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Last Update: Thursday July 9, 2020

Key Idea: Work Your Plan

Host Hattie Bryant discovers that Howard Kent believes in a written plan of action.

Key Question:


You heard Howard talk about discipline, and how important he thought it was for a business to understand how it intended to implement its plan and then to stick to it.

Q: How does a small business stay focused on its plan?

A: We've all seen the "Plan Ahead" sign where the letters are not spread out evenly and the "ead" at the end of the sign is scrunched together and curves downward. We recognize the importance of planning in our businesses. We develop budgets, marketing plans, financing plans, and strategic plans, to name just a few. But as Howard aptly points out, planning is only half the battle. We have to execute or implement the plan, and we have to establish the measurements and metrics necessary for us to monitor our performance against the plan.

There are two things you can do to ensure you are working your plan:

First, make sure your plans are sufficiently detailed to compare actual results with planned results. Let's say you have a marketing plan that includes a goal to increase sales by 5% the next year. When you are 6 months into the year, and sales are up 2%, all you know is you need to pedal harder. But if, as you planned, you included the activities you would undertake to result in a 5% increase in sales, e.g.: Conduct three direct mail campaigns with existing customers Contract with a telemarketing company to generate 50 new leads a month Hire one additional outside sales person Establish relationships with 4 independent reps offer a 2% discount for all sales greater than $5,000 Imagine the above coupled with a timeline, a cost budget, and the anticipated effect on sales. Now that would be a plan!

Secondly, involve all the people charged with the responsibility of executing the plan in a quarterly meeting for the purpose of comparing actual results with the plan. Drill deep in this meeting on all aspects of the plan, paying special attention to any area where actual results are lagging planned results. Foster a collaborative environment when things aren't going as well as planned. Was the plan overly optimistic in the first place? Have external factors changed since the plan was first developed? Is there any way the members of the group can work together to get back on track?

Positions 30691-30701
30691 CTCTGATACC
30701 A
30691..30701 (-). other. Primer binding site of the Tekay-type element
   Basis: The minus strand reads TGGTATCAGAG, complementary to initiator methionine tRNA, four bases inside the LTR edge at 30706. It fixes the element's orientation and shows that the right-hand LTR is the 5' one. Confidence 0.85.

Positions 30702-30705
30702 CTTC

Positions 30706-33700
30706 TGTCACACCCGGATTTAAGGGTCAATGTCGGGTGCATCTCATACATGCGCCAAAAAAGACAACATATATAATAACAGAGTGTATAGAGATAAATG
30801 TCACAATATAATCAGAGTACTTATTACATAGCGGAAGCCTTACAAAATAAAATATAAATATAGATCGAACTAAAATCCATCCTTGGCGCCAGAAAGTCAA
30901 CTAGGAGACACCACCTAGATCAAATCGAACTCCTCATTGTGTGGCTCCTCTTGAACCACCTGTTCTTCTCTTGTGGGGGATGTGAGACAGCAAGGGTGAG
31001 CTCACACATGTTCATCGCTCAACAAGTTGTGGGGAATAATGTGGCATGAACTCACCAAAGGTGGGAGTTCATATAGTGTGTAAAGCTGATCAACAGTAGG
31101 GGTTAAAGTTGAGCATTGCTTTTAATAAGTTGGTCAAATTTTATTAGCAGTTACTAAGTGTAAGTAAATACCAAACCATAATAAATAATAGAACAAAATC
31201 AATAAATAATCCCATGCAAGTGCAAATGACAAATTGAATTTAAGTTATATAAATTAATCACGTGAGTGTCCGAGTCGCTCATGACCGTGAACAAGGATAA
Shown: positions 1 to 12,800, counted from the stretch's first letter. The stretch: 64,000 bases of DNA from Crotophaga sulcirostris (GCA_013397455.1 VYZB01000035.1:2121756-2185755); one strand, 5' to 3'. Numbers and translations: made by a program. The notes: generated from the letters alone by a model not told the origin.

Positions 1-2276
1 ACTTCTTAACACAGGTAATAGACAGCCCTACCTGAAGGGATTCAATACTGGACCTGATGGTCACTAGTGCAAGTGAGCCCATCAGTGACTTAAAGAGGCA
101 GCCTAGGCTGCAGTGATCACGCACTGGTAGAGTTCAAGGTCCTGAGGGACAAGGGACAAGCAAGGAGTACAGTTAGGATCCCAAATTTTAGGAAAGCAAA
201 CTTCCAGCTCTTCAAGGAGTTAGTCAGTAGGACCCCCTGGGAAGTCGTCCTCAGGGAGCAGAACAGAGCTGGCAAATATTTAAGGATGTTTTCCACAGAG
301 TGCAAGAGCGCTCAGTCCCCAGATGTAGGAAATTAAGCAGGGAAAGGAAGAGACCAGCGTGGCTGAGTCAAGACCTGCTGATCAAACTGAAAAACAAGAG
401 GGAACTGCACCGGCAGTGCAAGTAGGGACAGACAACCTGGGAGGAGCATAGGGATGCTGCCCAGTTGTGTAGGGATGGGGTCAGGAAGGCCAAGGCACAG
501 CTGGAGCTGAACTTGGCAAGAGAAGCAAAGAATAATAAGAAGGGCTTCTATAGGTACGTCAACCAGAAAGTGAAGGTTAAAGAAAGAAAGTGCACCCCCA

Think about it

What kind of planning efforts do you have in your business? Are your plans sufficiently detailed that you can accurately monitor actual results compared to planned results? How do you use plans, once they are developed? Do you have the right people involved in "working the plan?"

Clip from: Ironbound Supply

Newark, New Jersey: Meet Howard Kent and his team at Ironbound Valve Actuation. Like most of us, he learned his lessons the hard way. He now says, "Plan your work. And, work your plan, so . . . when you do succeed, it's not by chance and it's not by luck; it's just that you followed your game plan."

As you can well imagine, to go global, Howard constantly streamlines his systems with a mixture of old technology and new.

Go to the key ideas of this episode...

Ironbound Valve Actuation

Howard Kent, Chairman, CEO, founder

146 Jackson Street
Newark, NJ 07105

Visit our web site:

Office: 9735895209

Business Classification:

Year Founded: 1966

Work Your Plan

HOWARD: Plan your work and work your plan, so that if you plan to do something, how are you gonna do it? You have to implement it. So if you plan it and then you work at your plan, when you do succeed, it's not by chance and it's not by luck; it's just that you followed your game plan. And it takes a lot of discipline to follow through on it. You make a lot of mistakes. You may go ahead and think what you're doing is correct, and only to find out you've dead-ended yourself and it cost you a lot of money. But you hope to learn by that discipline.

I mean, I've been in business for 30 years. Besides being older, if I went in business today, the only advantage I'd have is all the acquired knowledge I have today over then, so I know I could be successful today because of the acquired knowledge.

HATTIE: And that knowledge came from failure, some.

HOWARD: Oh, a lot of failure.

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